Proactivity pays off: Procedure helps patient recover from abdominal aortic aneurysm

It all started in early 2015 when Rick Duncan, then a 68-year-old commercial manager, was in Australia for work and went to see a doctor for inflammation in the shoulder.

rick-duncan-photo
Rick Duncan

The MRI revealed that Rick’s abdominal aorta had a minor bulge in it. This occurs when the walls of the aortic artery become weakened and therefore enlarged. The aorta is the main artery that transfers blood from the heart to other organs in the body.

In some individuals, this condition is benign, and the aorta can remain only slightly bulged with no negative effects. However, if the bulge grows, it can rupture the aortic wall, which can be fatal.

A normal aorta is expanded to 2 centimeters – Rick’s was 3 centimeters at the time. Since the measurements made it non-emergent, the doctors decided the best course was to keep an eye on it.

Rick, who had always been aware of his health, was careful to follow-up on his condition.

“I have always made it a point to know exactly what is going on with me internally, so that I take proactive measures to maintain my health,” he said.

Follow-up appointments in Dubai and Houston revealed that the bulge was growing. Then, while Rick was working on another project in London, another group of doctors found that it had grown to a point that was dangerous. Surgery would be necessary to prevent the risk of a rupture. Rick was transferred back to Houston in April 2019.

Since his primary care doctor was at Baylor College of Medicine, Rick decided to meet with Dr. Jayer Chung, an endovascular surgeon at Baylor St. Luke’s Medical Center who specializes in abdominal aortic aneurysms. Chung said they needed to act fast and Rick was scheduled for the surgery just weeks later.

Chung performed a new and technologically advanced procedure called a FEVAR, or fenestrated endovascular aortic repair, which is less invasive than the traditional method. FEVAR is used to treat patients with Rick’s condition, a thoracoabdominal aneurysm.

“When left untreated, a weakened aorta can rupture and bleed, resulting in a 70 to 90% mortality rate.” Chung said.

Risk factors for these types of aneurysms include smoking, high blood pressure, cholesterol, advanced age, and male gender. Other conditions can also predispose an individual to getting this type of aneurysm.

FEVAR-image
Example of a fenestrated endograft. In this image, there is a long stent graft that excludes the aneurysm. This is composed of Z-shaped wires, or stents, with fabric sewn onto it. There are two holes, or fenestrations, made in the fabric of the stent graft that provide flow to the kidney arteries (yellow arrows). There is also a portion of the top of the graft that has a U-shaped window, or a scallop (green arrow) cut out of it. This provides flow to the small intestinal artery.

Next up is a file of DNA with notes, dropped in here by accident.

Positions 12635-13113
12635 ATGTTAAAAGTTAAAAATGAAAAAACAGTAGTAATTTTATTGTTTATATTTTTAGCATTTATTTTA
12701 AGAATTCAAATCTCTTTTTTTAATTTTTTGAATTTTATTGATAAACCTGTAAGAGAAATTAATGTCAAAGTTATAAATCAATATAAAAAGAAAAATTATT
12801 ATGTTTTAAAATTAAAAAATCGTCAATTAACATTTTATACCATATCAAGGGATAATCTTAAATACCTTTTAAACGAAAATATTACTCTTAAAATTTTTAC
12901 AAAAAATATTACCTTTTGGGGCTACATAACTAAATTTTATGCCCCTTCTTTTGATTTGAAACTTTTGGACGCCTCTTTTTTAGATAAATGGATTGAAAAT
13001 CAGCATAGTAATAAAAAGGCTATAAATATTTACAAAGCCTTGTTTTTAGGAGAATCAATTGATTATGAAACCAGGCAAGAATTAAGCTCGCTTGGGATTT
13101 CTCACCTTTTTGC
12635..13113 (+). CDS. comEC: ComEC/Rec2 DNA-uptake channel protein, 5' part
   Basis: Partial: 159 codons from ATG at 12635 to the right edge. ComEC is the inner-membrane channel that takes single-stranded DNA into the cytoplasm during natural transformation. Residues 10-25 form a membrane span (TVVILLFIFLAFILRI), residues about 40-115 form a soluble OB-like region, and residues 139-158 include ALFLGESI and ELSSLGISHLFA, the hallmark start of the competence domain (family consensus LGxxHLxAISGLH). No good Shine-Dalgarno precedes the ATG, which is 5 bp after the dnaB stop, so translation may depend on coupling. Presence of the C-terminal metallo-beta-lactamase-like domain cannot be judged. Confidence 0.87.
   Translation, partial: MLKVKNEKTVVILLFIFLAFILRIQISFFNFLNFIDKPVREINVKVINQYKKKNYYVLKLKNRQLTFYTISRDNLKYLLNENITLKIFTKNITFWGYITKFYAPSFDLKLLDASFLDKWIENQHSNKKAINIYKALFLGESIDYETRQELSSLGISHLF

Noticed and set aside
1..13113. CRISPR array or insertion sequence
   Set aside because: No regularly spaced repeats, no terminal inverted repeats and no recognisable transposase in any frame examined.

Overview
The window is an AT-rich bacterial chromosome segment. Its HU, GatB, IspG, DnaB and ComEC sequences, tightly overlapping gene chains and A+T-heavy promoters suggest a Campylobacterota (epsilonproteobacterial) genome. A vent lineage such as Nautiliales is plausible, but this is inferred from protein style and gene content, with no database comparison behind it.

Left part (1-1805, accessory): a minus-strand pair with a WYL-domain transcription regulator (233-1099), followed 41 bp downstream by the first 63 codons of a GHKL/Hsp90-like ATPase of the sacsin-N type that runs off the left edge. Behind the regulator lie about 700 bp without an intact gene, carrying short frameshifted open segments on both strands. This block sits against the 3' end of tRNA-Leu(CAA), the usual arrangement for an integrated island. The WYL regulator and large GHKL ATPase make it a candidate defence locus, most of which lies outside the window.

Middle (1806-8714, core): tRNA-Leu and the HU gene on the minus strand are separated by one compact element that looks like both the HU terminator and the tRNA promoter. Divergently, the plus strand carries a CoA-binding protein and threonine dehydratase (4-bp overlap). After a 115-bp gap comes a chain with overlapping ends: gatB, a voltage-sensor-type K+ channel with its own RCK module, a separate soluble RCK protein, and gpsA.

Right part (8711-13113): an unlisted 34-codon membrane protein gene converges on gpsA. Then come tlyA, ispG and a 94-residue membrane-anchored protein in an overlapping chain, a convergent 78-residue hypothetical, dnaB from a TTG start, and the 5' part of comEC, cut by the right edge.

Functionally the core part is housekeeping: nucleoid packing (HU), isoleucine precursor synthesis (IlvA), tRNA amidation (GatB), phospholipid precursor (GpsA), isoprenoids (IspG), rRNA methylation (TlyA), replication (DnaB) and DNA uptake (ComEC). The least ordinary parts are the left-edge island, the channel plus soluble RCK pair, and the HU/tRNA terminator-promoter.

During a FEVAR procedure, the surgeon inserts wires and sheaths into the aorta and relines and strengthens the walls of the aorta with a graft. Because the aorta has crucial arteries that go to other organs and these arteries are of slightly different size and placement in each person, the grafts often need to be modified to fit the individual’s anatomy.

Small holes are inserted into the graft and are reinforced, providing a nice window through which the arteries that branch off the aorta can bring blood to other organs. This physical modified graft is called a “fenestrated” endograft, referring to the perforations and openings that are created by the surgeon, in this case Dr. Chung, prior to the procedure.

Prior to Dr. Chung’s arrival at Baylor College Medicine, the FEVAR procedure had not been performed in the Cath Lab here.

In fact, only a small cadre of vascular surgeons in the world are doing the FEVAR procedure. Dr. Chung and colleagues have performed several FEVAR procedures with 100% technical success rate and no 30-day complications.

For Rick, the surgery took about six hours, since they found that there were two more arteries that needed to be opened in addition to the aorta. His recovery included one week in the hospital, and he was able to return to work soon after that.

“I was really impressed with Dr. Chung’s care and expertise,” said Rick.

Reflecting on his experience, Rick noted the importance of staying proactive and educating himself on his own health.

“I read a book many years ago called “How a Man Ages” by Curtis Pesman, which provided a lot of information on what to look out for in terms of the physiological processes of aging. I was in my 30s when I found it and it has definitely made a big difference for me.”

 Learn more about Vascular Health services at Baylor Medicine or call 713–798–5700 to schedule an appointment.

-By Debbie Sugarbaker, editor in the Michael E. DeBakey Department of Surgery at Baylor

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